On the board of the 7th Generation Fund, I learned from Indigenous leaders and many good people focused on supporting Indigenous self-sufficiency. I also served on the boards of Cultural Survival Canada and Pacific Cultural Conservancy focused on restoring cultural connections. Today, I balance my community focus with the work of those who continue to hold onto knowledge of the importance of that relationship and act it.

John F. Swift – President & Founder

Over dirt paths, in the mountainous Alta Verapaz region of Guatemala, that passed by ancient Mayan ruins, my work in 1973 with Amigos de Las Americas was to give children vaccinations of DPT and oral polio. The “shiver” I felt striking the bone on a skinny arm remains with me, as well as the beautiful smiles and expressive eyes of the children. Being a Rotarian for 30 years, I am proud of the collaborative effort to eradicate polio.

Working in Papua New Guinea, based at the WAU Ecology Institute on an agro-forestry project, I joined Ph.D. students studying tropical forest biology. I will never forget my ascent into and through the forest canopy on a rope system-the astounding beauty of the cloud forest, endlessly undulating toward the horizon with the incredible diversity including epiphytes, insects, birds of paradise and complex life within this magical ecosystem.

These experiences reinforced my understanding of the role Indigenous people and nature play in biodiversity. My Conservation of Natural Resources professors at UC Berkeley lectured us on the troubling effects of the greenhouse effect. In hindsight, the issue of climate change has been going on for a long time.

Coupling these understandings with my conviction that a woman’s ability to access family planning as a basic human right challenged me to focus my philanthropy on a holistic view of conserving cultural diversity and indigenous ecosystems with regenerative agriculture and community wellbeing.

Raising my family on a ranch as an organic farmer, I am a long-time supporter and current board member of Conservation International and past director of World Neighbors and Pathfinder International. I am current president of the Rotary Club of Los Osos and founding director of Slow Money SLO.

Karen Swift, Board Member

Great horned owls help me remember life’s mysteries, uncover internal shadows, illuminate darkness and reveal what it takes to listen and observe. To understand the balance between our own autonomy and the chaos the universe throws our way. Guardians of dreams, walker between worlds, perched above the chaos, of this world but not caught up in it. They know when to act, responding quickly with intention after silent observance. Great horned owls have guided me on this life journey, teaching me about facing fears, walking in humility, remembering to honor the beauty of the rising and setting sun, and being present while alive now.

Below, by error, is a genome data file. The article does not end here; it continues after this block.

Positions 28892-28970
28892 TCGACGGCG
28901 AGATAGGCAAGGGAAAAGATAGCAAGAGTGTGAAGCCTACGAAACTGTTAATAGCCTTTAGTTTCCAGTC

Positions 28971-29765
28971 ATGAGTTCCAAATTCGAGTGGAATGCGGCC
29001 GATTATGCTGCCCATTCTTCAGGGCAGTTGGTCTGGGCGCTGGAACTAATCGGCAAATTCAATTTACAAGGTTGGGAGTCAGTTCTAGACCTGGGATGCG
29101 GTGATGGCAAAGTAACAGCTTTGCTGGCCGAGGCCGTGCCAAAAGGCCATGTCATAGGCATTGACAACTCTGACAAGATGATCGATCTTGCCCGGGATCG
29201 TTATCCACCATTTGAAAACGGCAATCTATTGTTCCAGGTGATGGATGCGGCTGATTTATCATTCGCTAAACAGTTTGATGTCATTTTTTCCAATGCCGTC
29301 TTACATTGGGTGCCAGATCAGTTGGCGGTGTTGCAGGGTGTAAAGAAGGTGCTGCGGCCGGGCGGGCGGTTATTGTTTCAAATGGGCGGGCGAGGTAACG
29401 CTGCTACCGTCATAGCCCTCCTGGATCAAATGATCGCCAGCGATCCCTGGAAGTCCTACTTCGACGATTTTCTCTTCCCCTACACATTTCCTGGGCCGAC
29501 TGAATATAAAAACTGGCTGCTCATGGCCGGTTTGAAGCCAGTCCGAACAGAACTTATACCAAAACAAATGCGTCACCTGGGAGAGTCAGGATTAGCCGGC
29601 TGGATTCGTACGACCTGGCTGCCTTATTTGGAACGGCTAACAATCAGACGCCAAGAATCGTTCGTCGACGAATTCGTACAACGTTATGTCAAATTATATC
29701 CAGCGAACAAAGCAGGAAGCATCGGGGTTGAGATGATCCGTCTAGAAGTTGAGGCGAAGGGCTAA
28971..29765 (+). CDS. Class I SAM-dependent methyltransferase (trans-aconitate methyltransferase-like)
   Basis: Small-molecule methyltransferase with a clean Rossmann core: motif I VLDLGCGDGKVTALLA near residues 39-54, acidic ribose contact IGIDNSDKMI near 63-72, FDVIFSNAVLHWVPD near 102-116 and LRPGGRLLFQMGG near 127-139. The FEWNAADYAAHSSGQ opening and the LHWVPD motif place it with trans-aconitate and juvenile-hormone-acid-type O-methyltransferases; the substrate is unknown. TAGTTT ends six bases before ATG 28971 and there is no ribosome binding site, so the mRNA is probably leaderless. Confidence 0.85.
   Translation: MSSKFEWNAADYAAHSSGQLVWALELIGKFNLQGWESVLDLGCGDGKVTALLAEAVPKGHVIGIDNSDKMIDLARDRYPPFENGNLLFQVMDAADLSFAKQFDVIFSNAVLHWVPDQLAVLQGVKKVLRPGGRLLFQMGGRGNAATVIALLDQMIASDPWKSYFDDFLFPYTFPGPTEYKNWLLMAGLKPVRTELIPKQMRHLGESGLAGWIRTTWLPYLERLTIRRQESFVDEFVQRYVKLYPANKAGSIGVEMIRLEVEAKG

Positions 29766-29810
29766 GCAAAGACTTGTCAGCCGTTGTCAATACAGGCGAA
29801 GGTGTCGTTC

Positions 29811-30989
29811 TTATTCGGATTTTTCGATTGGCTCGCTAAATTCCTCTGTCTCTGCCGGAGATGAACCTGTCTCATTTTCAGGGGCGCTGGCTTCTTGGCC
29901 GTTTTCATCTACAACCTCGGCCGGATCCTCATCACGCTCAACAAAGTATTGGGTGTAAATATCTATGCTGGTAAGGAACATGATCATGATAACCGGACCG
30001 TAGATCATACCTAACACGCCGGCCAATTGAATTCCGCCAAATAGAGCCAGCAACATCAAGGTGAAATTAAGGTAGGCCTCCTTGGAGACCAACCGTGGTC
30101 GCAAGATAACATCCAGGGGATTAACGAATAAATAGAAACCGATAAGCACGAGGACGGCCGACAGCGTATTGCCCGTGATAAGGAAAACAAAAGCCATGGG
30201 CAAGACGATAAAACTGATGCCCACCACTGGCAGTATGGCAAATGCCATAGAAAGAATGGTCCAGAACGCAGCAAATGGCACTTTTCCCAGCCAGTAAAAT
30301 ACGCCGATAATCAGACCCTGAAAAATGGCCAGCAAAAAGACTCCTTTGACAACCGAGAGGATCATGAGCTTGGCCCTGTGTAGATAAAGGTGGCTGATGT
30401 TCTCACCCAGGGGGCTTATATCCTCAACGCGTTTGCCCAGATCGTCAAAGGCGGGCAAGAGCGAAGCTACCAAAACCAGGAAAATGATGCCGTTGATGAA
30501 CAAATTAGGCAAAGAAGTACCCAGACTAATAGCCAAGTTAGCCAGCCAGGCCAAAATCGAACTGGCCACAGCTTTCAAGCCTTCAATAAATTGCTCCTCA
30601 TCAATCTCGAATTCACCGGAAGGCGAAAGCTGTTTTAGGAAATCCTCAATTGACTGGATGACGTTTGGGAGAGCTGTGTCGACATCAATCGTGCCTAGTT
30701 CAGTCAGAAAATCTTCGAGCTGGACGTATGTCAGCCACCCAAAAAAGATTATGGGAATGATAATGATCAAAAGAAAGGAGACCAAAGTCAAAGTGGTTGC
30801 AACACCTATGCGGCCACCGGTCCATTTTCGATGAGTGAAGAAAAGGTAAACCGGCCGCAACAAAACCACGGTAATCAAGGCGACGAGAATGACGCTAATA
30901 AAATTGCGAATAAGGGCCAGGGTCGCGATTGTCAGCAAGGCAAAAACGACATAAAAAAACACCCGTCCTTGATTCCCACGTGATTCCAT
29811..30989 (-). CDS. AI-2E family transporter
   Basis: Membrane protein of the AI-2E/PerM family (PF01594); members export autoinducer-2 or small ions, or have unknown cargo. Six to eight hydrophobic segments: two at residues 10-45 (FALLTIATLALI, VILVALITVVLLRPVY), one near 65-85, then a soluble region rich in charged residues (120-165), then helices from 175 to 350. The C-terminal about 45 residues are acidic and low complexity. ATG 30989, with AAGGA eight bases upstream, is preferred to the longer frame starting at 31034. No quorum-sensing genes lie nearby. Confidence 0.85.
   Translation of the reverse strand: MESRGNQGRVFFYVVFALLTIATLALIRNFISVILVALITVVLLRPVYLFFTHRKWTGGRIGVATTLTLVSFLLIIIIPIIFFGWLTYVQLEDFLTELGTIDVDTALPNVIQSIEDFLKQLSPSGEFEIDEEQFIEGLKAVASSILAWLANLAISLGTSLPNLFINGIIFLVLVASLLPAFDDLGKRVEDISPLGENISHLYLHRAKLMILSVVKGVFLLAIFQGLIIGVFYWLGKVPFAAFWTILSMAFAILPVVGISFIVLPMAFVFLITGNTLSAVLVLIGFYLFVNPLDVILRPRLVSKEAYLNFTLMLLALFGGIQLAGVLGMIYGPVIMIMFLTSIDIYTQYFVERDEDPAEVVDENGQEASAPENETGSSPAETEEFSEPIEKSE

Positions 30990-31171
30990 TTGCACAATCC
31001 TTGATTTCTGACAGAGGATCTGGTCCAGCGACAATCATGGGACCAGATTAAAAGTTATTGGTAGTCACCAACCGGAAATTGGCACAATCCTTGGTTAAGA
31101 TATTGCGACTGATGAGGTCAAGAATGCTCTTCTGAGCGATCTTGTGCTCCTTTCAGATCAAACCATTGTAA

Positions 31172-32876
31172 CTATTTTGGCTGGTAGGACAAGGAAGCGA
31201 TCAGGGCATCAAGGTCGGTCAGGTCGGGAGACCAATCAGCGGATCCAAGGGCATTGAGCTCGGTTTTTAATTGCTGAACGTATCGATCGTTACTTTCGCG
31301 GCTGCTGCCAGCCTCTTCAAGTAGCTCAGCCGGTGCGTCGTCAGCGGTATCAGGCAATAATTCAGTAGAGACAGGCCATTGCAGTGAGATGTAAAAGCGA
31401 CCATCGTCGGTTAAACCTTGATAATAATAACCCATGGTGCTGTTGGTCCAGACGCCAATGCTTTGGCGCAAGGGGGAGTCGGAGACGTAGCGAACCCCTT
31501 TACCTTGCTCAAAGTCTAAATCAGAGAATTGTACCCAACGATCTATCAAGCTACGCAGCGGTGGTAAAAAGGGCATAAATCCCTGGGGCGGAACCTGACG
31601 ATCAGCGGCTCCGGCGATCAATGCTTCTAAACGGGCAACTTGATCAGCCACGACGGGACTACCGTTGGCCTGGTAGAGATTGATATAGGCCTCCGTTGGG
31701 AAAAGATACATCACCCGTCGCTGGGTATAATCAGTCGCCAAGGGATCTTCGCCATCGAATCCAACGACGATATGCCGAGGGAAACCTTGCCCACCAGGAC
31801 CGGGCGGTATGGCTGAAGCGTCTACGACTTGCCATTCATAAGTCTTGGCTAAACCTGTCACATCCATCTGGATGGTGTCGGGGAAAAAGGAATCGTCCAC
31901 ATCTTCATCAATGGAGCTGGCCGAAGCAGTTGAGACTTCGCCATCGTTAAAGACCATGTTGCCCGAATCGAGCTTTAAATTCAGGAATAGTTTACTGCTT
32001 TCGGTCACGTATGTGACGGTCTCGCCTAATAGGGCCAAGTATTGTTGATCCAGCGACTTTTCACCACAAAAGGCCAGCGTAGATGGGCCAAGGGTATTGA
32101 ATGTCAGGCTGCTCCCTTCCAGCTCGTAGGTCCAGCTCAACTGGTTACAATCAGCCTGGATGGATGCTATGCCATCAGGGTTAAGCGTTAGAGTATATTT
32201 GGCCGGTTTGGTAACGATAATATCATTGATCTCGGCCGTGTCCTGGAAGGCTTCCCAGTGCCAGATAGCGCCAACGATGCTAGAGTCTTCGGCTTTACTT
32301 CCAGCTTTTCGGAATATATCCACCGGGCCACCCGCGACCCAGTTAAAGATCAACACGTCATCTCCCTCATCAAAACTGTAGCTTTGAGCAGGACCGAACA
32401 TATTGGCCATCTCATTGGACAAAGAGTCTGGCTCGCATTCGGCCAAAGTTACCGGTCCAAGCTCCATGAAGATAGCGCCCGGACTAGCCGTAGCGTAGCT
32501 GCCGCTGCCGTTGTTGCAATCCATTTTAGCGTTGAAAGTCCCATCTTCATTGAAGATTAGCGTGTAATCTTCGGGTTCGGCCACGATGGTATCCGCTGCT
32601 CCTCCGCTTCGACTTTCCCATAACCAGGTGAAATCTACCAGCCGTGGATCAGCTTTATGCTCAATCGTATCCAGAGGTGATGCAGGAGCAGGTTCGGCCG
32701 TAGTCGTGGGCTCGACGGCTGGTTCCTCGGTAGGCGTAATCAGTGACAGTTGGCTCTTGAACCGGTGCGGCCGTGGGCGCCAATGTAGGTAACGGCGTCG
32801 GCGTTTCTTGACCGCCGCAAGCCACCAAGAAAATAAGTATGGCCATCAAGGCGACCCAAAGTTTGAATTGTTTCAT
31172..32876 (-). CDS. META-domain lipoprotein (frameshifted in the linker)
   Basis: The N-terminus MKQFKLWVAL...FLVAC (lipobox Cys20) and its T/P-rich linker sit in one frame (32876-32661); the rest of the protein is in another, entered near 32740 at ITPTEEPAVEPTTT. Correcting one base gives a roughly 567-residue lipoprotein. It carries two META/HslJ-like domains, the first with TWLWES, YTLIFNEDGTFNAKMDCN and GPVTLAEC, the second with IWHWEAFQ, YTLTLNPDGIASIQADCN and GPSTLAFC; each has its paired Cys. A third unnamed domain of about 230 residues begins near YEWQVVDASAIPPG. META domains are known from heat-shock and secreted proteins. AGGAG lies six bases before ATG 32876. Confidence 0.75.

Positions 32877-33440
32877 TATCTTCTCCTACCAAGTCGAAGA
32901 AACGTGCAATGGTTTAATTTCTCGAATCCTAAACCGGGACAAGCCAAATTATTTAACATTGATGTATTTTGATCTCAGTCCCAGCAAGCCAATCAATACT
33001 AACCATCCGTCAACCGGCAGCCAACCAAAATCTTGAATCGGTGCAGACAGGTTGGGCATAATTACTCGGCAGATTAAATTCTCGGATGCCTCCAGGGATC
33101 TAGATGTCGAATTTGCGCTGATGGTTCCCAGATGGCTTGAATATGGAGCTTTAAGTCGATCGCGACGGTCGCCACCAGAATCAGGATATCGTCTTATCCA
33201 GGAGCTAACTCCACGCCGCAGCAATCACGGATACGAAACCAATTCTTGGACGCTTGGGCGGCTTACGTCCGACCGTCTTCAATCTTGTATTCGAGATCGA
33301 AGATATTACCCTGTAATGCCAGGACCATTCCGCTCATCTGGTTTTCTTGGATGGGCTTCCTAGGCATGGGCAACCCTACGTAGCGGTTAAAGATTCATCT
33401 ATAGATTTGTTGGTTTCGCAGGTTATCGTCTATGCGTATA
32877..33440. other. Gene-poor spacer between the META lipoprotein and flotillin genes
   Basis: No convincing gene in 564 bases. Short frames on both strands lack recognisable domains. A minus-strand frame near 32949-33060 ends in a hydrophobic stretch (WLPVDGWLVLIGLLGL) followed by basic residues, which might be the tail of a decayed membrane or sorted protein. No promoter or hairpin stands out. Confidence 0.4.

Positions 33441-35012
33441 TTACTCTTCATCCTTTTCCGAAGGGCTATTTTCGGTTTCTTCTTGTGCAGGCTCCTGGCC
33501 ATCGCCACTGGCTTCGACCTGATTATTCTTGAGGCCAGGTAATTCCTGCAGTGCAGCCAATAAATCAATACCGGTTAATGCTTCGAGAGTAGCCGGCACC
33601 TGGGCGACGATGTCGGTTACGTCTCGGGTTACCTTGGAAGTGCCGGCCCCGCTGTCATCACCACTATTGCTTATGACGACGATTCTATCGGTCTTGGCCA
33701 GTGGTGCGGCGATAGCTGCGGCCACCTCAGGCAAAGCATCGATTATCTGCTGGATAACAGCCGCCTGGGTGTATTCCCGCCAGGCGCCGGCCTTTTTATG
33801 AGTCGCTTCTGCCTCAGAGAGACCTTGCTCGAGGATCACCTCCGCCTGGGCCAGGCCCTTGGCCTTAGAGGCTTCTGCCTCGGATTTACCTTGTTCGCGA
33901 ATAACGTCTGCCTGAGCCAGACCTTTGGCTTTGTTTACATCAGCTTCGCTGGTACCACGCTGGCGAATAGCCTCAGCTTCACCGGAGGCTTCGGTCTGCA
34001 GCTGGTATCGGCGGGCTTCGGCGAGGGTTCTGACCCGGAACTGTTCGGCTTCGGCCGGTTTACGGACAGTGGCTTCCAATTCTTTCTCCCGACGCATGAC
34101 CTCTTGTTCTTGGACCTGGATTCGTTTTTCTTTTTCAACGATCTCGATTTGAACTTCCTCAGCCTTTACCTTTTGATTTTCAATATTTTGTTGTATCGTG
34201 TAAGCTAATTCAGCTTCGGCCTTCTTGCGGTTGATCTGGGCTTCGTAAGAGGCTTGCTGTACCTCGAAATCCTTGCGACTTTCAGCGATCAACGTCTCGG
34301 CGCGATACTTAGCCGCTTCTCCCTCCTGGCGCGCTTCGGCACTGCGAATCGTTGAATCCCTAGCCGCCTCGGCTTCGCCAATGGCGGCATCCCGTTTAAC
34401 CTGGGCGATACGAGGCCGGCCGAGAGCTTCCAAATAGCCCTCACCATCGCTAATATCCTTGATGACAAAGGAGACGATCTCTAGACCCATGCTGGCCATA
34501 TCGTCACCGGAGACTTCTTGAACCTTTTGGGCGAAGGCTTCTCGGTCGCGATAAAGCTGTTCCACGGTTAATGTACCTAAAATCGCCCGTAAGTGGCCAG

How do owl lessons apply to my role within Swift and philanthropy? Good question: Observe, be patient and mobilize when timing is aligned. Listen to and learn from those grounded in ethics of reciprocity and respect; observe and listen to what community members are saying and try to get the foundation to act accordingly. Don’t get caught up in the way traditional philanthropy operates; observe different systems of decision making and accountability outside the western paradigm and work to apply accordingly. Walk between the worlds of philanthropy and movements, be a messenger in between, work to strengthen alliances and spaces for dialogue.

Other experience: Attorney, food sovereignty activist, co-founder Milpa Alliance, currently based in Ecuador working with communities in efforts to restore, maintain, and revitalize maize cultivation systems, place based knowledge, seed autonomy and cultural/spiritual practices around seeds.

Elaine Rasmussen, Board Member

I’ve had the good fortune to have a life journey that has taken me around the world.  From my hometown of Los Angeles to the seas of the Bosporus in Turkey to the Native American tribes across Turtle Island, I’ve seen the strength of people, place, and culture. The people I’ve had the honored to break bread with throughout my travels, revealed to me the seen and unseen interconnected thread that weaves all of us together.